Saturday, April 11, 1970

Besieged Dak Seang: 'Scar' That Fights Back

by Spec. 4 Jack Fuller
S & S Vietnam Bureau

TAN CANH, Vietnam -- "They're crazy. You come in there in a gunship and they fire at you, knowing that they'll get a world of fire back, but they fire anyway."

That's how Spec. 4 Robert Barber, 24, who has been flying as a gunship crew chief into the valley where the Dak Seang Special Forces camp lies embattled, describes the North Vietnamese army troops circling the camp.

The Dak Seang camp, under attack was described by pilots as a scar -- charred and flattened by shelling, littered with the green-camouflage canopies of parachutes that eased resupply loads to earth. A landing strip -- unused since March -- stretches just outside the thick perimeter.

Nearby is a burnt-out village that was once the home of relatives of Civilian Irregular Defense Group (CIDG) fighters who help man the camp.

The CIDG dependents are now underground in fortified bunkers. And there are others, including 11 members of a Vietnamese band and drama group who played an engagement there March 31 and never got a chance to leave.

Military sources say the band, an extension of the Saigon government's political warfare campaign, now works as a first-aid unit. "They're working in their secondary MOS (military occupational specialty)," one American said.

Along the wooded ridges and in the tree-specked valley, Vietnamese forces are pressuring the NVA to take the pressure off the camp.

The NVA is fighting back. "You take fire from some trees and slam them with rockets," one chopper pilot said, "then you make another pass and they fire again. They’re dug in. That's all you can say."

Though it was learned [that] U.S. and Vietnamese intelligence sources showed some increased activity in the Dak Seang area before the beginning of the month, the April 1 eruption came as a surprise to some helicopter pilots.

"We got a call to go into the camp as support for a medevac," said 1st Lt. Pat Cooper, 25, who broke in as a gunship pilot over Dak Seang. "We just expected to go in, pelt the positions and never hear about it again. It didn't work out that way."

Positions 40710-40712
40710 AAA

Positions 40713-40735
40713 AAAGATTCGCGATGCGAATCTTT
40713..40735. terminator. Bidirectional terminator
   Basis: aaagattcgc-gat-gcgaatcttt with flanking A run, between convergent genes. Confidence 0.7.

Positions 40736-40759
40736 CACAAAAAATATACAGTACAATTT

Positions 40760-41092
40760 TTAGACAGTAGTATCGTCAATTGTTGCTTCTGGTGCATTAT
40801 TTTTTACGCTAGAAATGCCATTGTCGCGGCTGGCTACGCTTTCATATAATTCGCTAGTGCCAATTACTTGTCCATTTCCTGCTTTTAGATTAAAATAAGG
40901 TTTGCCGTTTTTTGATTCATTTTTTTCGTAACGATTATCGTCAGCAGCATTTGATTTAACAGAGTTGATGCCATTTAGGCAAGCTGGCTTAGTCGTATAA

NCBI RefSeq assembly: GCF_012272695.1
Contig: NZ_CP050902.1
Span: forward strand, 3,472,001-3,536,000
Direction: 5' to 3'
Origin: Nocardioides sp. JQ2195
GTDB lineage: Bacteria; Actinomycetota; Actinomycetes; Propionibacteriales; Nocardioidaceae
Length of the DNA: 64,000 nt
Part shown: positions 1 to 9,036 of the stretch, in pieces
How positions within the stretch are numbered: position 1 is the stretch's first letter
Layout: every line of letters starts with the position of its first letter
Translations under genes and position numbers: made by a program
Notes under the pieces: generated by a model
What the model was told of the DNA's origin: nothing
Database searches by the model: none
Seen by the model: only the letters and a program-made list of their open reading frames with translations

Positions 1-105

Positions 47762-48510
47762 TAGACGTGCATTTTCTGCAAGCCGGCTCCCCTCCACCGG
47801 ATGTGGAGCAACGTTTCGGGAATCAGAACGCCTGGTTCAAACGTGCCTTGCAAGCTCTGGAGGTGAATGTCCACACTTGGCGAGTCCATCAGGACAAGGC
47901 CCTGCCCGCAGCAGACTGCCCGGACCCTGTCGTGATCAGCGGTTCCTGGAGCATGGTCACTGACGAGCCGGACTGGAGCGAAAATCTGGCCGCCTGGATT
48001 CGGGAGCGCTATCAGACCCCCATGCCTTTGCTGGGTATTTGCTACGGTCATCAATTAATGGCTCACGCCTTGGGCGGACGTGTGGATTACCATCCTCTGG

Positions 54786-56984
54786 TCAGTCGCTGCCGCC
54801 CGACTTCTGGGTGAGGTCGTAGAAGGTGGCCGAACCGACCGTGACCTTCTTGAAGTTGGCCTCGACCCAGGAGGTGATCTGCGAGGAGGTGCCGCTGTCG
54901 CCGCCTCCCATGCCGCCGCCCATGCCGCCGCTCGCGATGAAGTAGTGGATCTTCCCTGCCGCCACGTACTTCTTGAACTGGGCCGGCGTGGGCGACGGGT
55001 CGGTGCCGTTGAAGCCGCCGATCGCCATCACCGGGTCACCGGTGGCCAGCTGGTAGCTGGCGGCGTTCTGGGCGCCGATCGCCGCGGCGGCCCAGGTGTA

"When we got there the camp was taking heavy indirect fire and the medevac had to wait to go it. Finally, there was a lull in the shelling and the chopper set down. All hell broke loose. On the radio they were yelling, 'We're taking ground fire. We're taking automatic fire.' That's how it started."

Pilots say it's easier working near Dak Seang now. But as one crewman put it, "it is definitely not 'no sweat'."


Sunday, April 12, 1970

Battle in 11th Day
Viets Bolster Dak Seang Force

by Spec. 4 Jack Fuller
S & S Staff Correspondent

TAN CANH, Vietnam -- Fresh Vietnamese infantry troops slammed into the bitter fighting around Dak Seang Special Forces Camp Saturday as the battle for Dak Seang valley bled into its eleventh day.

A battalion of ARVN infantrymen were air assaulted outside the camp's perimeter to help Vietnamese mobile advisory (MIKE) Forces dig out an estimated 1,500 enemy soldiers who continued to harass the camp, according to II Corps commander Gen. Lu Lan.

Meanwhile, the first group of survivors of the savage bombardments and brutal ground attacks were lifted from the camp and brought to the forward command post here, 13 miles to the southeast.

One Green Beret who had been in the camp since fighting erupted April 1 said 560 Civilian Irregular Defense Group (CIDG) troops and their 700 dependents within the camp were out of direct radio contact with Tan Canh command post for three days after a rocket destroyed part of the radio gear. An emergency radio beamed messages to planes flying above the camp during those three days, he said.

Sgt. Daniel Noonan, 22, a medic in the camp, said people left the camp's bunkers only on medevac, forward observation and resupply missions during the heavy fighting. "The Mike forces," he said, "sat out there for days drawing fire away from us, giving us a little rest."

Even as he left the camp, Noonan again faced enemy fire. "I was on the outside waiting for the chopper, "Noonan said, "when a mortar hit on our east perimeter. The chopper dropped in, I dove on board, and a mortar round hit right under our tail." The chopper returned here safely with no casualties.

Noonan was helping rocket shrapnel victims on a medevac helicopter the first day when the enemy opened up the massive attacks. "That chopper pilot (W.O.1 Danny Floyd) had guts. He was taking hits all over -- mortars, AK-47 rounds, everything." Noonan said. "But he waited there until we got everyone in. If I see that guy again, I'll buy him a beer."

Noonan said that the situation in and around the camp "looked good now."

"I have a feeling that the enemy has exhausted all the potential of his first wave and is preparing a new attack with replacements from across the border," Lan said.

Though fighting continued around the camp Saturday, the pace of activity diminished, according to Lan.

He said he expected the second wave to come within a week.

Lan said the siege of Dak Seang was a typical seasonal move against an isolated Green Beret camp. But he added that this year the siege came sooner than usual.

"Often the enemy seems to want only to get a headline," Lan said. "In this one I think he really wanted to overrun Dak Seang."

Lan said 104 Vietnamese and Mike force troops lost their lives in the battle, 35 of them within the camp's perimeter, while another 430 were wounded.

Lan put enemy casualties at 896 killed in ground actions and 472 killed by air strikes.

The U.S. command said that one American and one Australian adviser were killed in action and 11 Air Force personnel were killed on re-supply runs into the camp.

1970 Log